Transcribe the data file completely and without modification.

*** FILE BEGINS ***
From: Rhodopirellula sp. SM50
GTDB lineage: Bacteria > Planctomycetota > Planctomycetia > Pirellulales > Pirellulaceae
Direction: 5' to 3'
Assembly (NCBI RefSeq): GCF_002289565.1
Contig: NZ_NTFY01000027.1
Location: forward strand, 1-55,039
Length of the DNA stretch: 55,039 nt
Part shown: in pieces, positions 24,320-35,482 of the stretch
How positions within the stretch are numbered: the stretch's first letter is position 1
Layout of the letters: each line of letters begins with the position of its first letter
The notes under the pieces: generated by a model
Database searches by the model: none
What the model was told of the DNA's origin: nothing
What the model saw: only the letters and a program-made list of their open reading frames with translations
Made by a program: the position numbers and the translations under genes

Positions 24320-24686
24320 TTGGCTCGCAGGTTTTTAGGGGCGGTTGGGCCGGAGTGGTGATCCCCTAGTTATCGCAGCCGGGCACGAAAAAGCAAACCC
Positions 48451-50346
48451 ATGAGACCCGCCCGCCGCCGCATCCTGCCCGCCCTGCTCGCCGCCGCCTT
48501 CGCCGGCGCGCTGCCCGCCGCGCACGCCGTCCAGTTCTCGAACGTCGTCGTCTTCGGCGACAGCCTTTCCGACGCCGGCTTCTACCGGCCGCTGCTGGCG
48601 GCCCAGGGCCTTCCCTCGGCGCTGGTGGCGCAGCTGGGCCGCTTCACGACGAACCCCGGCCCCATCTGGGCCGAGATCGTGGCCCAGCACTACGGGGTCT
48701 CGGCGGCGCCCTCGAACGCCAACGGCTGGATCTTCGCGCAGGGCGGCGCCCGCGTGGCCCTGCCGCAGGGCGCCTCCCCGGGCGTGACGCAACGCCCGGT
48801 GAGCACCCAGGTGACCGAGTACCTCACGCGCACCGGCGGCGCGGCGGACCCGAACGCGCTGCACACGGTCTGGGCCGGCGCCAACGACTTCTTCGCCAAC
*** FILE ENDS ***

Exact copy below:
From: Rhodopirellula sp. SM50
GTDB lineage: Bacteria > Planctomycetota > Planctomycetia > Pirellulales > Pirellulaceae
Direction: 5' to 3'
Assembly (NCBI RefSeq): GCF_002289565.1
Contig: NZ_NTFY01000027.1
Location: forward strand, 1-55,039
Length of the DNA stretch: 55,039 nt
Part shown: in pieces, positions 24,320-35,482 of the stretch
How positions within the stretch are numbered: the stretch's first letter is position 1
Layout of the letters: each line of letters begins with the position of its first letter
The notes under the pieces: generated by a model
Database searches by the model: none
What the model was told of the DNA's origin: nothing
What the model saw: only the letters and a program-made list of their open reading frames with translations
Made by a program: the position numbers and the translations under genes

Positions 24320-24686
24320 TTGGCTCGCAGGTTTTTAGGGGCGGTTGGGCCGGAGTGGTGATCCCCTAGTTATCGCAGCCGGGCACGAAAAAGCAAACCC
Positions 48451-50346
48451 ATGAGACCCGCCCGCCGCCGCATCCTGCCCGCCCTGCTCGCCGCCGCCTT
48501 CGCCGGCGCGCTGCCCGCCGCGCACGCCGTCCAGTTCTCGAACGTCGTCGTCTTCGGCGACAGCCTTTCCGACGCCGGCTTCTACCGGCCGCTGCTGGCG
48601 GCCCAGGGCCTTCCCTCGGCGCTGGTGGCGCAGCTGGGCCGCTTCACGACGAACCCCGGCCCCATCTGGGCCGAGATCGTGGCCCAGCACTACGGGGTCT
48701 CGGCGGCGCCCTCGAACGCCAACGGCTGGATCTTCGCGCAGGGCGGCGCCCGCGTGGCCCTGCCGCAGGGCGCCTCCCCGGGCGTGACGCAACGCCCGGT
48801 GAGCACCCAGGTGACCGAGTACCTCACGCGCACCGGCGGCGCGGCGGACCCGAACGCGCTGCACACGGTCTGGGCCGGCGCCAACGACTTCTTCGCCAAC